Siamand Rahman – Iran (men’s over 107 kg)
The world’s strongest Paralympian was widely expected to break the 300kg barrier and he did so in style, leaving Rio 2016 with a world record mark of 310kg.
“I feel very happy and proud for having broken the 300kg barrier and for being the strongest Paralympian in the world,” Rahman said.
“I want to be an inspiration for all people with impairment who stay at home and don’t lead an active life, and especially for the youth."
Amalia Perez – Mexico (women’s up to 55kg)
Mexico’s Amalia Perez who won her third consecutive Paralympic gold medal in stunning fashion.
After failing her first attempt at 120kg, Perez completed the lift on the second time of asking before raising the bar a further 10kg with her final attempt to set a new world record of 130kg.
“I saw how the other teams were making their strategy and I tried to make my own,” Perez said.
“My blood started to boil in a good sense when I felt the Brazilian crowd cheering me on and I went and gave it my best.
“I felt the warmth from the crowd. While the crowd was cheering on everyone, it’s different being Latina so I really felt that support.
“I also had my daughter in the crowd who is two years old, and that motivated me as well.”
Sherif Osman – Egpyt (men’s up to 59kg)
The men’s up to 59kg saw Egyptian Sherif Osman reach new heights by winning the gold medal with his first attempt at 203kg, followed by a world record lift of 211kg with his fourth effort.
“I feel unbelievable and I feel I’m in the middle of the road because I have a very big dream to win six gold medals in Paralympic Games,” Osman said.
“It’s an amazing feeling and I must thank all of Brazil for their support.
“I love Ali (Jawad) so much because he competed really well at London in 2012 and, even though I took his record, it’s there for him to take it back himself if he can.”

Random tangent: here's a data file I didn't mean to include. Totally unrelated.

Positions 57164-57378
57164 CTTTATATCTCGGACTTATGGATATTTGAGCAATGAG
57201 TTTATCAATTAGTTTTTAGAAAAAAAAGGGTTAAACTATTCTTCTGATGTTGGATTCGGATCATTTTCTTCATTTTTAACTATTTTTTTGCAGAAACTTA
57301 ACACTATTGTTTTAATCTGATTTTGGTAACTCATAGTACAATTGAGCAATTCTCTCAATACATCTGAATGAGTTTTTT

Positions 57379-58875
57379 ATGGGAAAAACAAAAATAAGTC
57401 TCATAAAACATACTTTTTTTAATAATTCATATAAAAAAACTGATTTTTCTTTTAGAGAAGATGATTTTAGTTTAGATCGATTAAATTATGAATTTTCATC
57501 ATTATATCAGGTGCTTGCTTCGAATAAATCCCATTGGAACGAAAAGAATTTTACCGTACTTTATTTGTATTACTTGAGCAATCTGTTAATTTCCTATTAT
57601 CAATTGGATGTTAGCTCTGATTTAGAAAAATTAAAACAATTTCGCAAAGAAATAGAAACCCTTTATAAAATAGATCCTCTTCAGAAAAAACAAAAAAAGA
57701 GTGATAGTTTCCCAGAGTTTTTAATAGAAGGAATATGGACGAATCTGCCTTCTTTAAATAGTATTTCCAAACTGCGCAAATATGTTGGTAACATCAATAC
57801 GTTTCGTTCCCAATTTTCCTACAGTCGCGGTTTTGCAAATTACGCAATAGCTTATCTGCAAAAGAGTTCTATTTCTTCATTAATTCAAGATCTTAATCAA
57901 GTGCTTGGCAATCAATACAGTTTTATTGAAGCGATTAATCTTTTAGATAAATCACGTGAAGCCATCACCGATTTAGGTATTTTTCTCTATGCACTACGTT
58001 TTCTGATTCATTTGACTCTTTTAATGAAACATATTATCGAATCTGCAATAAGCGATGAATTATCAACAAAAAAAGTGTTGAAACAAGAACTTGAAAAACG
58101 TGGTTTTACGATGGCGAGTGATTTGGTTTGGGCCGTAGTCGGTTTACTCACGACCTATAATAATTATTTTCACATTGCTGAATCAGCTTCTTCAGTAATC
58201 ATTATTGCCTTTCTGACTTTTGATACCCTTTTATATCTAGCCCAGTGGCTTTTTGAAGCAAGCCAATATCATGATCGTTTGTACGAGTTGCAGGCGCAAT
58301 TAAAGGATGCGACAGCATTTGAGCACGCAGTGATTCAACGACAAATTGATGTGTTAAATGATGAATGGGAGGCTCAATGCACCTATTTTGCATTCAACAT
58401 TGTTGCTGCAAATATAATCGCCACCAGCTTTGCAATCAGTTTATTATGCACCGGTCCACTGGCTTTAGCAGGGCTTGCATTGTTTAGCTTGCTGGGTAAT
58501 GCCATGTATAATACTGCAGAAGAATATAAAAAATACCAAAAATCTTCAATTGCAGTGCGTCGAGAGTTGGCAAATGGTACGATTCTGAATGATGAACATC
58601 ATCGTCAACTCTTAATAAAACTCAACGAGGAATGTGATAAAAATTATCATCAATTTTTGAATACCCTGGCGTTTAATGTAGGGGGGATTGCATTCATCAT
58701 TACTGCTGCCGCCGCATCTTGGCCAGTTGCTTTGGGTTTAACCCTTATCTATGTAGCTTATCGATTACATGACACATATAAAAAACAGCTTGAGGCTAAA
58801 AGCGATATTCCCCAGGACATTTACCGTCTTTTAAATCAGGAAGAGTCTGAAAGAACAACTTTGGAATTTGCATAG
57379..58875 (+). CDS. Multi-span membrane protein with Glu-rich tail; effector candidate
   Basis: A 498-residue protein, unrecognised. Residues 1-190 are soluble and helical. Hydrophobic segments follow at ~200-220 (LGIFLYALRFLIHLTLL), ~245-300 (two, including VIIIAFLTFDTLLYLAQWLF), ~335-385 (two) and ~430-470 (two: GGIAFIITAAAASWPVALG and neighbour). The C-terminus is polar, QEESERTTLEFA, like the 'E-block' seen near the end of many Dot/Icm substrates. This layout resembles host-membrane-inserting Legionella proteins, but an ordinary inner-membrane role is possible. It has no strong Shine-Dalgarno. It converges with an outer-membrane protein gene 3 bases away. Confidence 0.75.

Ndidi Nwosu – Nigeria (women’s up to 73kg)
Nigeria’s Ndidi Nwosu was a shock winner of the women’s up to 73kg event, clearing 140kg to upstage heavy favourite and defending champion Souhad Ghazouani of France.
“I feel happy; I feel great,” said a very excited Nwosu after pulling off one of the biggest upsets of the entire powerlifting competition.
“It was not me that lifted it, it was the power I’ve got.
“She is the champion and I didn’t think I could beat her, but I drew on the power I’ve got and did it.”
Dandan Hu – China (women’s up to 50kg)
Hu was able to compose herself when it mattered most in order to claim gold in the women’s up to 50kg category.
“I was very nervous last night and couldn’t sleep at all, but when I came to the venue I felt much better and knew I could get the gold medal,” Hu said.
A former wheelchair tennis player who competed at Beijing 2008, Hu capped off the perfect transition to powerlifting with her impressive performance at Rio 2016.
“In China, tennis is not at a high level so my coach thought I had the body to be a better fit for powerlifting and it has been better for me,” she said.
Ali Jawad – Great Britain (men’s up to 59kg)
Jawad said that he was glad to right the wrongs of London 2012, where he missed the medals, and return to the podium at Rio 2016.
“I’m speechless, it’s taken four years to drum myself up again to attempt this and I finally got the reward I think I deserve,” Jawad said.
“I’ll be 31 by Tokyo so I should be at my peak, but credit to Sherif, for me he is the best of all time and it’s not bad getting beaten by him.
“For a long time I’ve thought he has been in a league of his own, so I’ve got to go away now and think about how I’m going to try beat him in four years’ time.”